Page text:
The next division was the G. A. R., those battered veterans who knew from personal experience in the years agone what war meant; those men who a generation ago heard the same call which has come to Company G and in the pride of their young manhood, went forth to battle for the flag. They were men of bent form and gray hair, but their bearing was that of men who knew and had done their duty nobly and well, and in their eyes still sparkled the old time fire, and we doubt not in their hearts they still wished to go.

As the last veteran marched by, Capt. Gutmann gave the command which set Company G in motion, "off for the war," and the march was begun. Afar up Washington street just turning on to Front could be heard the strains of the band playing

"Hurrah! hurrah! we bring the jubilee

Hurrah! hurrah! the flag that sets you free."

as our boys with soldierly bearing, arms at shoulder and firm step began the march which took them from home and kindred and friends to a future which at the very best must be uncertain. As the last member swung into line the veterans of the militia company of Monroe fell into line to act as an escort to their friends and successors.

The march through Washington and Front streets to the F. & P. M. depot and the scenes at the depot beggar description. Through a solid phalanx of humanity lining both sides of the road a mile and a half in length, into a solid phalanx of humanity gathered at the depot, marched the column which was followed by a large number of citizens in hacks, in carriages and on foot. The pent-up feeling broke forth in cheers along the line of march and the mass of humanity, men, women and children, surged along as the procession passed and followed it to the station. There the roof of the depot and every other surrounding edifice, the trees, telegraph poles, switch stands, water tank and bridge, and the top of every car in the vicinity, was packed with a surging mass of humanity. But a few moments were given for leave taking when the train drew into the station and the boys embarked. As the engine slowly forced its way through the crowd there was shaking of hands, waving of handkerchiefs and cheers of the assemblage the boys were off and the first act in the drama of the war had closed.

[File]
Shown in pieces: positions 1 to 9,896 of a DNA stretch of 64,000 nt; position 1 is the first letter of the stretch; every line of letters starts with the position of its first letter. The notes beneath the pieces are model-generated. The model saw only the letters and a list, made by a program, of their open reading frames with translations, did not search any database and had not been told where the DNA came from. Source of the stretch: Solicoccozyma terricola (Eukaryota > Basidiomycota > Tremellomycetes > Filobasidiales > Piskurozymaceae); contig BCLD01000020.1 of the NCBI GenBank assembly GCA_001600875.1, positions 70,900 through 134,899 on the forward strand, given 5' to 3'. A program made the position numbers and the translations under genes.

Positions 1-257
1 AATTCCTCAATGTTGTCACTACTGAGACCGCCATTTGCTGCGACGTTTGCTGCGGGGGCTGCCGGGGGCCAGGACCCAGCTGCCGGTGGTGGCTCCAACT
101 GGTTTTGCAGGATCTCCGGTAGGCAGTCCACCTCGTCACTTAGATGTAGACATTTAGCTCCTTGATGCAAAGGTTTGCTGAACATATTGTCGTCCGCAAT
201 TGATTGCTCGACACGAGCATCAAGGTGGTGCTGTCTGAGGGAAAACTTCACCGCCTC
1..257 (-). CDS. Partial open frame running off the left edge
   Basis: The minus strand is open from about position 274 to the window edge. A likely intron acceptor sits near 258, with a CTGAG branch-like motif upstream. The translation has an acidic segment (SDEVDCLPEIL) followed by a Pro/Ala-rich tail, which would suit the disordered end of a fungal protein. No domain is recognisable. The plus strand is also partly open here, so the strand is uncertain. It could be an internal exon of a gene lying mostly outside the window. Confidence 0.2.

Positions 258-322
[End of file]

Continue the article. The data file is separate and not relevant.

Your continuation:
The following is the list of men of the company and new men enlisted, their ages and social condition.

Age S. C.

Capt. John M. Gutmann...42 M

1 st Lieut. Irv'g S. Harrington.40 "

2d " Fred W. Reisig....39 "

SERGEANTS.

1 st , Merrill E. Webb......35 "

2d, George J. Schmid...............35 "

3 rd , Otto E. Reisig......31 "

4 th , August C. Verhoven.....30 S

5 th , John M. Hoffman....23 M

CORPORALS.

Gustave Ferner........28 S

Wm. Luft...........29 "

Fred Schultz.........24 "

Alexander C. Rupp.......24 "

Frank Schreiber.......29 M

Gustave A. Rupp........27 S

Frederick C. Haag......26 "

PRIVATES.

Althoefer, Edward......18 S

Beck, John S.........19 "

Born, Fred.........23 "

Bruckner, Austin........26 "

Cron, Fred W.......21 "

Deinzer, Alex T......20 "

Duschane, Fred W.....22 "

Falk, Walter S. C.......18 "

Gutmann, Fred (Q. M.)....47 "

Graessle, Lawrence G......20 "

Heller, George........18 "

Koepke, Anthony......21 "

Kirchner, Jos. W........18 "

Kissweather, Michael......24 "

Louttit, Frank W........29 M

Luft, John J..........21 S

Miller, Ernest J.......22 "

Martin, Guy.........23 M

Miller, Eddie.......24 S

Meinicke, Hugo A.....24 "

Marx, Gustave........18 "

Nadeau, Dan........22 "

Nickels, Bert........23 "

Osgood, Mark L......31 "

Ohr, Otto...........26 "

Ott, Ernest.........21 "

Peles, Otto C........23 "

Pousha, Edward T......20 "

Quell, August T......23 "

Quell, Wm. L.......22 "

Root, Bert C.........20 "

Rabbit, Frank.......19 "

Sancraint, Charles......33 "

Sortor, Arthur.......27 M

Sackett, Charles A......20 S

Smith, Edward.........22 "

Schneider, Wm........26 "

Tisdale, Burton A.......22 "

Verhoven, Aloys........24 "

Witt, John W........26 M

Wagner, Arthur F.......21 S

Wright, Burton A.......19 "

Westgate, Vern.......19 "

Yance, John.........22 "

Zeller, Joseph.........29 "

Zarend, Conrad......20 "

RECRUITS.

Wm. Dusablon.......22 S

James A. Eisenman......23 "

George Armbruster......23 "

James D. Butler......21 "

Wm. A. Cron.......36 "

Walter D. Duclo........28 "

Alfred W. Duvall......21 "

Adam F. Cron........25 "

Wm. Nicholls.........25 M

Benjamin Albain.......19 S

Richard Vivian.......32 "

Irven A. Ploof.........19 S

Leonard Beyerlein.....21 "

Edward D. Cogswell....40 "

Fred G. Philips.......21 "

Lewis A. Kline.......23 "

Chas. H. Cady........19 "

John C. Rod.........23 "

James E. Navarre......44 "

John H. Duclo........32 "

Columbus J. Navarre....25 "

Roy Sortor........22 "

John J. Kiley.......25 "

I. T. Holland.......21 "

Isaac Godfroy........21 "

 

(The Monroe Democrat, front page, April 28, 1898.)